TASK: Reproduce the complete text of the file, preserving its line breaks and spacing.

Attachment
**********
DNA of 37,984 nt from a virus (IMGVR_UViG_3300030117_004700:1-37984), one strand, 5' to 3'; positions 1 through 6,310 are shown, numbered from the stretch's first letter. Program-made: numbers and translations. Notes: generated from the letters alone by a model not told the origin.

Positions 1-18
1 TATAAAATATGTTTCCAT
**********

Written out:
DNA of 37,984 nt from a virus (IMGVR_UViG_3300030117_004700:1-37984), one strand, 5' to 3'; positions 1 through 6,310 are shown, numbered from the stretch's first letter. Program-made: numbers and translations. Notes: generated from the letters alone by a model not told the origin.

Positions 1-18
1 TATAAAATATGTTTCCAT